On the back of the news that Wing Venture Capital has closed its second fund, to the tune of $250 million, venture capital is once again under the spotlight.
At the end of November, the U.K. government also focused heavily on the industry as part of its Autumn Statement, with plans to invest £2 billion into science and tech innovation, as well as a plan to invest £400 million via the British Business Bank into VC funds for growth capital. Interestingly, the U.K.’s Autumn Statement was also laced with new funds and investment strategies around infrastructure.
So why is it important to invest via VCs, and do they add value further to the money they invest into a growth business? Furthermore, what role do physical transport links play in terms of business success and innovation in this, the digital age?
Seemingly, in this very modern and digital world to which most developed societies are now accustomed, there are all manner of different mediums by which to connect, communicate, share knowledge and even send physical objects, in the guise of 3D printers, without need for physical transfer or transport. So surely enhanced physical transport links will have little impact, right?
Research we undertook over the last year was trying to empirically prove or disprove the idea that venture capital investors actually added value further to the capital they invested. We undertook the study predominantly in the U.S., with U.S. businesses and U.S. investors, looking at how direct flights increased face to face interaction between investors and portfolio, and how that in turn impacted those businesses’ probability of success and innovation. The results were really quite interesting.
Our research showed that better infrastructure links between investors and portfolio, in the shape of a new direct airline route in this instance, led to an increase in face to face interactions between investors and portfolio businesses due to the comparative time and cost saved. The results for those portfolio with increased face to face time highlighted that the number of patents filed rose by three percent, and the citations per patent rose by almost 6 percent, indicating an increased quantity and quality of innovation.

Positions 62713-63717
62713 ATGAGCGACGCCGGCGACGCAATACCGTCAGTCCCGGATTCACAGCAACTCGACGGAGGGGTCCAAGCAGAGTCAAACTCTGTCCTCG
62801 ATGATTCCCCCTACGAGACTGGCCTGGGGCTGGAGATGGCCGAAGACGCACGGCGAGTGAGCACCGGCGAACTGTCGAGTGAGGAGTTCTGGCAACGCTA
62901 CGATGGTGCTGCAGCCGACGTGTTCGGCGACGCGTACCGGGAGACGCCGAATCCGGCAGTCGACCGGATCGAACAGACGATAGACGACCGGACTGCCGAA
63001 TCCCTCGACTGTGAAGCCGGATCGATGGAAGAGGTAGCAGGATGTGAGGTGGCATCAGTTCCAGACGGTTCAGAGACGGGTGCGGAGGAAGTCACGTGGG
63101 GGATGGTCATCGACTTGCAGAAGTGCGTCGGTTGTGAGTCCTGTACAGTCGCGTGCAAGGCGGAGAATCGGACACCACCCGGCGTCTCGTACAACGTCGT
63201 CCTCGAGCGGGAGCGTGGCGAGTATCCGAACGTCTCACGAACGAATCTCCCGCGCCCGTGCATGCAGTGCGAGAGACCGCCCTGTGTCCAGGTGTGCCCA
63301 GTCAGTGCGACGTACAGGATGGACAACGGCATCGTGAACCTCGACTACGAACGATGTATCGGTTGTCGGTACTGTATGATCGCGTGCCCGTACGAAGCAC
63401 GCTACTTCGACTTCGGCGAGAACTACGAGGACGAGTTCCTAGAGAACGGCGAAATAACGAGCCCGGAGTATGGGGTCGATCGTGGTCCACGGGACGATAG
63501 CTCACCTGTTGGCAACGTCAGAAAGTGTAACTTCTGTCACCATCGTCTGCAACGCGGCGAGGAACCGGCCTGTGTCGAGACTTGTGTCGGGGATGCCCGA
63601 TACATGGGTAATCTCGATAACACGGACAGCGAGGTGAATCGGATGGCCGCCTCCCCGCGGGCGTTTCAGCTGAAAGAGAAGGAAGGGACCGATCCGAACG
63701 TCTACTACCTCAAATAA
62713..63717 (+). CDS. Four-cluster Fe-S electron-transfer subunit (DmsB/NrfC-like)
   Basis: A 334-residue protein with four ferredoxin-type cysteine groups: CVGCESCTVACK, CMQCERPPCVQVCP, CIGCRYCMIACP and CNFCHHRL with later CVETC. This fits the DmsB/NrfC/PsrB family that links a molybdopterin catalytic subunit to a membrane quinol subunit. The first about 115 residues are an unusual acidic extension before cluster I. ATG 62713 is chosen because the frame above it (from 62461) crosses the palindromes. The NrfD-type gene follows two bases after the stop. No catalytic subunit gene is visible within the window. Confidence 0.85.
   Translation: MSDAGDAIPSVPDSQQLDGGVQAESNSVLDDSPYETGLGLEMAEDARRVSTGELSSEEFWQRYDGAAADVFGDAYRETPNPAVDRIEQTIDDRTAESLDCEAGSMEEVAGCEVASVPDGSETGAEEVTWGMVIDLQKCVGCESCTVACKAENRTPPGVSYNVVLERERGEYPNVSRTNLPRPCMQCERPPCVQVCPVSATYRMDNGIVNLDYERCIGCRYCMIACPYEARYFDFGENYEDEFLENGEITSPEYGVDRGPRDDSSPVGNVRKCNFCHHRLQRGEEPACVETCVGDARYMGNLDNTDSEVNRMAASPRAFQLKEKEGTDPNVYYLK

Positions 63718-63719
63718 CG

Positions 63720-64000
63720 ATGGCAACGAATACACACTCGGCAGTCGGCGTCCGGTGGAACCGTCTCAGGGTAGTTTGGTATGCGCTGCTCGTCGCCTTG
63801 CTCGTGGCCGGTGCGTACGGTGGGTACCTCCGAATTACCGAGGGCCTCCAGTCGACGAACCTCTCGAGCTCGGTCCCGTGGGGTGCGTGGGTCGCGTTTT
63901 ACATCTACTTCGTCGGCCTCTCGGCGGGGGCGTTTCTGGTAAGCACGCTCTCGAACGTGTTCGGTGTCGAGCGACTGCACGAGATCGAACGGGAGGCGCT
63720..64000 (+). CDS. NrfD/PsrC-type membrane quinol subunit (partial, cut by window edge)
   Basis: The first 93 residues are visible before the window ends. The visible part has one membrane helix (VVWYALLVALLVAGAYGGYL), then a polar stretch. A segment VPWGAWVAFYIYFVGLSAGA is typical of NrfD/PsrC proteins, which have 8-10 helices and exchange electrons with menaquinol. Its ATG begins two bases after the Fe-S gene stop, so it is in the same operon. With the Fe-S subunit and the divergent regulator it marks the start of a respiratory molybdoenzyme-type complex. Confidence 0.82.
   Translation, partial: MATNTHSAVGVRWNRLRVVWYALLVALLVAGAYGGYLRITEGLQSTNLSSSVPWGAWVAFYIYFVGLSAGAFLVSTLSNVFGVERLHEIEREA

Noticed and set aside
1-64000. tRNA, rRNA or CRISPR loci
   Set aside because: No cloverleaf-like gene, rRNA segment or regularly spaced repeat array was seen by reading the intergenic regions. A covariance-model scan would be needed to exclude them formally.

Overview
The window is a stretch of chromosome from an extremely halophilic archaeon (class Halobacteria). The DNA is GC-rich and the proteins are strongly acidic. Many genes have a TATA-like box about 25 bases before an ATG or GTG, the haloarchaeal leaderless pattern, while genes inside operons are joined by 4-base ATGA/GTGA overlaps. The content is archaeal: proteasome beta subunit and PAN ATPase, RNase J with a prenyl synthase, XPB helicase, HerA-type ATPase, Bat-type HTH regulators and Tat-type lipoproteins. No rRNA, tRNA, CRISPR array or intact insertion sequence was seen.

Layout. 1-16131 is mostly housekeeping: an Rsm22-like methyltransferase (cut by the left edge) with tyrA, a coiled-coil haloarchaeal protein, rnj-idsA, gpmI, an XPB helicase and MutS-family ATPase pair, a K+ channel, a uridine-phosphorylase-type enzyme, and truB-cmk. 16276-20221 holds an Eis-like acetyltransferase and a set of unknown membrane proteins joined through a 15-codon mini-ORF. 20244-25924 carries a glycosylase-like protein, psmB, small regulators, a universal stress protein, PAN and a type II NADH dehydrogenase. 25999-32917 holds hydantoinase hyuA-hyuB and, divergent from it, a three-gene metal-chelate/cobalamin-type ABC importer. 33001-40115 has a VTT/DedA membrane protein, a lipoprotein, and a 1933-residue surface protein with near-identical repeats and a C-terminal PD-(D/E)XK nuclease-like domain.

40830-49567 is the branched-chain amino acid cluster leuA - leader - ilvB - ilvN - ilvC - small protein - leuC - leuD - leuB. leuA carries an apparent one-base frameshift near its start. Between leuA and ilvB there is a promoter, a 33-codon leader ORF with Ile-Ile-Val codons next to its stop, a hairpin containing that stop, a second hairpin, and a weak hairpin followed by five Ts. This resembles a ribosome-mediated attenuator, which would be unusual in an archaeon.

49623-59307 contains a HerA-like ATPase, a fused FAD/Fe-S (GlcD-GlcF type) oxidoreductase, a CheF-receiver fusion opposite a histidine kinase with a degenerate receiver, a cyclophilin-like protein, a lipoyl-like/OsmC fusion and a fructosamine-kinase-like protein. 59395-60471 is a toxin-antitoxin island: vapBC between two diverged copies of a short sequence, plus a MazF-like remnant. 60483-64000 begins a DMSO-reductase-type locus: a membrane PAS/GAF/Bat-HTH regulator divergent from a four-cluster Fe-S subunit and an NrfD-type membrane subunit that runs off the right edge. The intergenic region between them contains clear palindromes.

Furthermore, the probability that those portfolio would IPO or achieve a successful exit also increased. By controlling the impact of “local shocks,” we confirmed that pre-existing trends were not driving these results and that VCs really are adding value to their investments.
Therefore, we were able to empirically prove that venture capital investors do add value to their investments further to the cash injection they are able to provide. How each VC does this will be specific to their skill sets and relationships, but most will be able to offer sound advice and support due to their own business acumen, and open doors to which startup founders may not have access.
Furthermore, the research also highlighted the importance of face to face interactions for businesses, even in this digital age when video calls and emails are seen to be more efficient ways of doing business. In the case of our U.S.-centric study, the introduction of direct flights were effective in increasing these interactions. In the U.K., and other, less expansive, nation states, direct flights are less feasible in terms of intra-city travel, but enhanced transport links such as high-speed trains could have a big impact on increasing these interactions, and, in turn, the success and innovative nature of their growth businesses.
In light of Brexit, it is interesting to see the U.K. investing heavily in infrastructure, whilst other European hubs, which already have access to things such as high-speed rail, namely Germany and France, jostle to take the U.K.’s crown as the European king of startups and venture capital. With other European nations, such as Sweden and Portugal, also working hard to support their blooming tech and investment ecosystems, it is no secret how important innovation, high-growth businesses and their VCs are to the economies of nation-states. These businesses and technologies are the future, but a good old-fashioned face to face should not be overlooked, especially with VC investors.
Global Venture Alliance took part in a closed round table session organized by Forbes Russia.
Global Venture Alliance is the general sponsor of the event on the occasion of the 100th anniversary of the magazine Forbes.
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